What can you do? My duty is also my pleasure, so I defer. I do suggest they’d be better off nobbling sporting heroes. Hilarity ensues: Igor points out that our football, rugby, cricket, tennis, rowing, etc, outfits seem uniquely capable of comedic self-destruction without any Russian meddling at all. He stops, suddenly worried. “My God, do you think the Chinese got to them first?”
Vovik’s open cheka book
People often ask how I maintain my magnificent lifestyle on the pitiful earnings of a freelance hack, and it’s true that it would be tricky without these Russian links. They go back to my days as a foreign student in Leningrad in the early ’80s, when the jollier sort of low-level KGB goon, hungover and trailing clouds of stale Kolos beer and pickled garlic, would join you at breakfast in the student canteen, slosh vodka in your coffee, and offer all manner of good things in exchange for nugatory services.
In the corner, a watchful character, with a slick of thin hair, sticky morgue pallor, and the regular Soviet outfit of East German plastic jacket and trackies, would often be sitting, unsmiling — the head of foreigner-surveillance in the city. When you got to know him, Vovik wasn’t nearly as grim as he seemed, full of the good old Chekist humour that stemmed from the great days before they so foolishly deep-sixed their Jewish staff.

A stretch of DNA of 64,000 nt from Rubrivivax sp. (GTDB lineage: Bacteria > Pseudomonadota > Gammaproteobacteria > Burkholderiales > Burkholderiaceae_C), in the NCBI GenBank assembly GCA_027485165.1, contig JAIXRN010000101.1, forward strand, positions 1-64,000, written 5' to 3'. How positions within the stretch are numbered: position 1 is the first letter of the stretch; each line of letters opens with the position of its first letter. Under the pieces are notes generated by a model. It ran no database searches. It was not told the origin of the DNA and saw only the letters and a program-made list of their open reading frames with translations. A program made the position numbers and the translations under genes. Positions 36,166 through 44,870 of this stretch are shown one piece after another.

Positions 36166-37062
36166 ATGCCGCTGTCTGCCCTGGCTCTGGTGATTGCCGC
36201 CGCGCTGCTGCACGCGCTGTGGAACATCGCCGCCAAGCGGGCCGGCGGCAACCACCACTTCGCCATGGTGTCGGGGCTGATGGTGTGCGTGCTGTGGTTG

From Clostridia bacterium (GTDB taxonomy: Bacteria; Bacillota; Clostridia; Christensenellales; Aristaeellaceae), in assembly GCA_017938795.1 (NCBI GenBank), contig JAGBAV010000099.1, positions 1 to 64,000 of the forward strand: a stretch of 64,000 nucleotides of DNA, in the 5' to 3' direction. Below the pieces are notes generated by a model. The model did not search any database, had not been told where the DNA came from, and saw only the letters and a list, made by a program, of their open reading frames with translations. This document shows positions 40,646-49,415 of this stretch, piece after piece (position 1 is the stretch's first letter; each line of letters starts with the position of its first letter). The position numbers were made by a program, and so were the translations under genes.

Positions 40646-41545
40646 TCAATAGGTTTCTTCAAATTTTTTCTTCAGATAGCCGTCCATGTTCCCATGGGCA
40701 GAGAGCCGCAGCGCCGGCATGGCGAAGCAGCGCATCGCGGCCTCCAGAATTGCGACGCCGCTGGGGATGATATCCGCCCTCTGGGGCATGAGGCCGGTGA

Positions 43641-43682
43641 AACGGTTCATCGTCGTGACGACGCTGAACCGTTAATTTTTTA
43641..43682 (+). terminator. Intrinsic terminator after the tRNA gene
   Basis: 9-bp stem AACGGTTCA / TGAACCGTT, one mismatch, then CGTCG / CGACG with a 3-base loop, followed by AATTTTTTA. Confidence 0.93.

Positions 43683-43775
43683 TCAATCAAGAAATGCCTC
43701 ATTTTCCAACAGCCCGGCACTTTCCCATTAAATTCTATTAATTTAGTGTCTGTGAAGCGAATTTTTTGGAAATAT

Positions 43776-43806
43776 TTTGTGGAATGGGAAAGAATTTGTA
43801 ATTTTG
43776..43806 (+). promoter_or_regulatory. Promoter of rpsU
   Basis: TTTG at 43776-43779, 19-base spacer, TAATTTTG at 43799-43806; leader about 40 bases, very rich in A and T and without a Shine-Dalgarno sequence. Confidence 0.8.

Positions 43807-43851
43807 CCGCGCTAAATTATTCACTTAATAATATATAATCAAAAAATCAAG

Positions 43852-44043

The reason he never smiled was because his teeth were so traumatically appalling even by Soviet standards that strong men would leap backwards in horror if they caught a glimpse. Of course, he’s had them fixed now, along with the hair and everything else, but he still never opens his mouth wider than a crack, and we share a tight-lipped laugh about the old days whenever I drop by to see him in the Kremlin.
• • •
Up here on Notting Hill we are bored of hearing about those cocaine-fuelled “middle-class dinner-parties” so beloved of Her Majesty’s Press. At least I guess the taxonomy is correct: coke is the apposite aid for “middle-London”, loosening up their fat inarticulate tongues, facilitating the saloon-bar “bantz” and incorrect information loudly traded.
Our routs have always been gussied up by stimulants of other social strata. “Lower-middle-class” evenings might be enhanced by monkey dust, which certainly improves the quality of traffic conversations, creates the illusion of emotional engagement, and puts you in the mood for the inevitable swinging. The downside is a tendency to anxiety about how loud the music is and what the neighbours might think.
For “manual-worker” evenings, naturally we hit the ket. It doesn’t help the conversation, but it turns out that basic grunting is fine. Usually we end up watching football on telly, though this often leads to non-crime hate incidents. For fun, if any middle-class people or Tory politicians are present, we tell them it’s coke, and watch in amusement as they overdose, twitching and writhing on the floor.
For us, it can be only the king of drugs, heroin, which has the advantage that everyone else is terrified of it, so all the more for us. Meanwhile, nothing the kids take has any effect at all: they remain unutterably boring and self-obsessed whatever we feed them.